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By Carrie Seidman
A Florida summer intensive sends dancers exploring.
West African class at the Swamp Dance Fest, 2012. Photo: Carrie Seidman, Courtesy Seidman.
Indian music swells to a crescendo as dancers twirl, writhe, and lunge. A gentle young man is calling out suggestions based on images drawn from nature and nurture. There are no mirrors to reflect and inhibit, no observers to provoke self-consciousness or preening. There is only the music, the movement, and a lot of internal focus.
This scene is not taking place in some faraway land, but rather in a large, light-filled studio on the campus of the University of Florida, during a Gaga class that is part of the Swamp Dance Fest, a summer intensive workshop quite unlike any other.
The month-long program for professionals and pre-professionals 16 and older offers classes not only in Gaga (created by the Batsheva Dance Company’s renowned artistic director, Ohad Naharin), but also West African and contemporary dance among other genres, as well as opportunities to experiment and innovate with an unusual degree of freedom.
“Everything is grown in ‘The Swamp,’ ” says founder Neta Pulvermacher, a UF School of Theater and Dance professor and the director of the New York City–based Neta Dance Company, referring to the nickname for the moist and verdant Gainesville campus that gives the workshop its moniker. “It’s a true lab. The product is important, but just as important is the space to explore and the possibility to fail. Experience is what we’re looking for, but not in the usual sense—rather, an experience.”
Pulvermacher, a native of Israel, first directed the program in 2009. Prompted by her global outlook and belief that “no one owns a culture or knowledge,” she began inviting international artists—including Gaga teacher Yaniv Abraham, a former Batsheva dancer, and Mohamed Dacosta of Guinea—to participate. In 2012, choreographer and performance artist artist Richard Move and a handful of dancers from Chad were added to the eclectic mix. Together with 70-plus students, they produced an original work, with each successive evolution given a public showing on Friday afternoons.
“The idea is for us to feel free, fresh, and challenged to create without constraints, but also to really challenge the notion of what people think dance is, or could be,” says Pulvermacher.
The experience represented a new degree of professionalism and personal power for Sarah Nelson, 20, a UF junior dance major. “We’re not treated as just students, we’re treated as fellow artists,” says Nelson. “It’s interesting because everyone has a different perspective and you can learn something from everyone. There’s something beautiful about every opinion and every body.”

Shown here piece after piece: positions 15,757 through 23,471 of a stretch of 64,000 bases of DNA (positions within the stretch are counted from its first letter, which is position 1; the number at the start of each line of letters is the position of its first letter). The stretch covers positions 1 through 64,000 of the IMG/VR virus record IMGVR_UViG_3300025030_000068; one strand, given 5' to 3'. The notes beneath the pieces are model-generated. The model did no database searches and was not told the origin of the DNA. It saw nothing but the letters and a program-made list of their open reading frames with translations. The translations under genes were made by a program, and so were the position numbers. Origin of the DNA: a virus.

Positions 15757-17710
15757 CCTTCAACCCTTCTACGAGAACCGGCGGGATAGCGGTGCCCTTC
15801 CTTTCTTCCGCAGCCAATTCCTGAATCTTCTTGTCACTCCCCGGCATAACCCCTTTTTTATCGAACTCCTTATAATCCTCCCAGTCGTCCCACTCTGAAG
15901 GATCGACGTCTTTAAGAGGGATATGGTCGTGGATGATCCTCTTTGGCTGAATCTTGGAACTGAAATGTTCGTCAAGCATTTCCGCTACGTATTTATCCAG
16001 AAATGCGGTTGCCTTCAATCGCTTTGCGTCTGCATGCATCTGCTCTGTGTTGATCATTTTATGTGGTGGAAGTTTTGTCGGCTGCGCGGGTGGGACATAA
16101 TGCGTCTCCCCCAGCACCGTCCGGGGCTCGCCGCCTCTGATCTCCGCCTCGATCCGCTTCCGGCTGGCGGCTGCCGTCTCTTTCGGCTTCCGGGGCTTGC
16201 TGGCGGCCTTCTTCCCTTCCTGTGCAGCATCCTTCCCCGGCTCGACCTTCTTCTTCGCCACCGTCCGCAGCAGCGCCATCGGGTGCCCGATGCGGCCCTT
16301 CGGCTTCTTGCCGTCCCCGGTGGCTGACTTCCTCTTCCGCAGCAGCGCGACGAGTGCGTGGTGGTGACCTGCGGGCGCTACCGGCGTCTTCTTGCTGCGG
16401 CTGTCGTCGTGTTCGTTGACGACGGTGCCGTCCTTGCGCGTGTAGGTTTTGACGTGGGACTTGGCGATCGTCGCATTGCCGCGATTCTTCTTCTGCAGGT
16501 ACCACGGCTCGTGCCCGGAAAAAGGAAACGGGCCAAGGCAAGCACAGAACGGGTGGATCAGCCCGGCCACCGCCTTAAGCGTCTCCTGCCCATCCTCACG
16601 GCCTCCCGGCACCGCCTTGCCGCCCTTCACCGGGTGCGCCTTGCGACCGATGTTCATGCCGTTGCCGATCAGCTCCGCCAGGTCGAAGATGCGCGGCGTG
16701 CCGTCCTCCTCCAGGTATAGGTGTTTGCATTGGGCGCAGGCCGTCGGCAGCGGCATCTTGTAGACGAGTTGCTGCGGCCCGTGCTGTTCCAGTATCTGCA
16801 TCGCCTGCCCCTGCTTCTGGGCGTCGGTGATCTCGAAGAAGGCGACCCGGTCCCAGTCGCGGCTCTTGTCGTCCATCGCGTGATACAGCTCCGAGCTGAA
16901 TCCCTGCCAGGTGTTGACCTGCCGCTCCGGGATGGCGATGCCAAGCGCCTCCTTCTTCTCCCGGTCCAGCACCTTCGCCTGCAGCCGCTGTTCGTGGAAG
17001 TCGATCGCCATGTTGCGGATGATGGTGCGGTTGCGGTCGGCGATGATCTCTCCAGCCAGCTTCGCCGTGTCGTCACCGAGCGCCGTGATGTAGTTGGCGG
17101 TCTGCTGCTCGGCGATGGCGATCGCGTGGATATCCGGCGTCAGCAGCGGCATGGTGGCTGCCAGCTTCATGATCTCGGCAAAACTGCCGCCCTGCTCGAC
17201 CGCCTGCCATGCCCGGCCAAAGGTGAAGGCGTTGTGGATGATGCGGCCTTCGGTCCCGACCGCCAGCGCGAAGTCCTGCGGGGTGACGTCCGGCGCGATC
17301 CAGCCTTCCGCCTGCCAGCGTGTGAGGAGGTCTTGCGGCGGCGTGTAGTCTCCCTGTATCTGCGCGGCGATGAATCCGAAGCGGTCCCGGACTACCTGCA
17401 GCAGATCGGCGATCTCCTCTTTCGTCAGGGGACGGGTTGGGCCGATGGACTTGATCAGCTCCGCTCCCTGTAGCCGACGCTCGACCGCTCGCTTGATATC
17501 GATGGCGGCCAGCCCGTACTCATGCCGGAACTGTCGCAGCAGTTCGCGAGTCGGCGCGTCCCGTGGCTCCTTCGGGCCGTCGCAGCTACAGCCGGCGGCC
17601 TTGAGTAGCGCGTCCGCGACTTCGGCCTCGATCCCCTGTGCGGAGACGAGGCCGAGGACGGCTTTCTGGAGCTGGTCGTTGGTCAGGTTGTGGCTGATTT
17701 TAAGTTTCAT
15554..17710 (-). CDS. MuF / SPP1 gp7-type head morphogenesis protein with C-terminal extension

With the addition of the Gaga classes the past two summers, recent UF graduate Whitney Wilson, 23, found the Swamp Fest experience to be “transformative,” particularly given her competition dance background. “So much of it is in the moment, making choices,” Wilson says of the Gaga experience. “I can feel my patterns breaking. There are beautiful metaphors connecting effort to pleasure instead of focusing on the difficulty. I had basically trained the humanity out of my body.”
Pulvermacher says she’s “never seen any conflict between laughing hard and working hard.” So, a lot of both takes place during Swamp Fest—not to mention a little singing (the Chadians taught everyone a simple melody in French that was incorporated into the final performance), filming (Move shot Abraham teaching a Gaga class in a swimming pool with an underwater camera), and even culinary arts (one student created a cooking show as part of her contribution).
Move says the challenge of creating a world premiere so quickly—much less with so many choreographic visions—appealed to him personally and is also a useful lesson to aspiring dancers. “It’s like wrestling with the impossible, to create a very conceptual, interactive work in such a short time frame,” says Move, who gave his group assigned readings. “The process is very close to the professional experience, where you’re still choreographing and rehearsing while the house is entering.”
That is clear on a Friday afternoon three weeks into the workshop, as everyone meets to rehearse in a large space divided into sections by curtains. Each choreographer has created 15 minutes of work for a group; each group changes locations at the sound of a triangle. The work concludes with the dancers singing and hoisting the fabric dividers upward by pulleys to open the space, then dancing a section in unison.
The choreographers call out spur-of-the-moment suggestions. Sometimes they must “agree to disagree,” says Move. But more often changes are accepted with grace, in the spirit of “Let’s just see what happens” (as Abraham cheerfully suggests more than once).
Ultimately the doors open to allow in spectators, who are free to walk through the “rooms” as they choose. After 40 minutes, Abraham ends the showing and invites the audience to sit down and provide feedback to the performers.
“I was completely confused by it,” admits one male student in the audience. “I didn’t know what to make of it.”
But a female student says she was intrigued. Groping for descriptive words, she at last just shrugs and says, “It was…it was like…an experience.”
Bingo. The creatures of The Swamp just smile.
Carrie Seidman is the dance critic and arts writer for the Sarasota Herald Tribune in Florida.